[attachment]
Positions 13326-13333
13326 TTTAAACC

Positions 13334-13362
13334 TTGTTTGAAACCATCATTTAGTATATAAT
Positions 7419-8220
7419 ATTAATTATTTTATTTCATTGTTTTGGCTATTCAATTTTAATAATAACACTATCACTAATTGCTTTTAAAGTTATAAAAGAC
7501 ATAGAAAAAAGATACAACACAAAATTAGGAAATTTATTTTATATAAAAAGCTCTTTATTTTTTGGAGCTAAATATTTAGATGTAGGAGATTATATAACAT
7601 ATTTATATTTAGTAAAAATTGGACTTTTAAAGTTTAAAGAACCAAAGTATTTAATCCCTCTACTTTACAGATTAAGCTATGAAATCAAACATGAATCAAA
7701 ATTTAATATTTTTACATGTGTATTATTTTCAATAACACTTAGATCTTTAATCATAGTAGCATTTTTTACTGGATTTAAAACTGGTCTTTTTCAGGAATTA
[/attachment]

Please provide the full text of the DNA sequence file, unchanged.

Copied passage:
Positions 13326-13333
13326 TTTAAACC

Positions 13334-13362
13334 TTGTTTGAAACCATCATTTAGTATATAAT
Positions 7419-8220
7419 ATTAATTATTTTATTTCATTGTTTTGGCTATTCAATTTTAATAATAACACTATCACTAATTGCTTTTAAAGTTATAAAAGAC
7501 ATAGAAAAAAGATACAACACAAAATTAGGAAATTTATTTTATATAAAAAGCTCTTTATTTTTTGGAGCTAAATATTTAGATGTAGGAGATTATATAACAT
7601 ATTTATATTTAGTAAAAATTGGACTTTTAAAGTTTAAAGAACCAAAGTATTTAATCCCTCTACTTTACAGATTAAGCTATGAAATCAAACATGAATCAAA
7701 ATTTAATATTTTTACATGTGTATTATTTTCAATAACACTTAGATCTTTAATCATAGTAGCATTTTTTACTGGATTTAAAACTGGTCTTTTTCAGGAATTA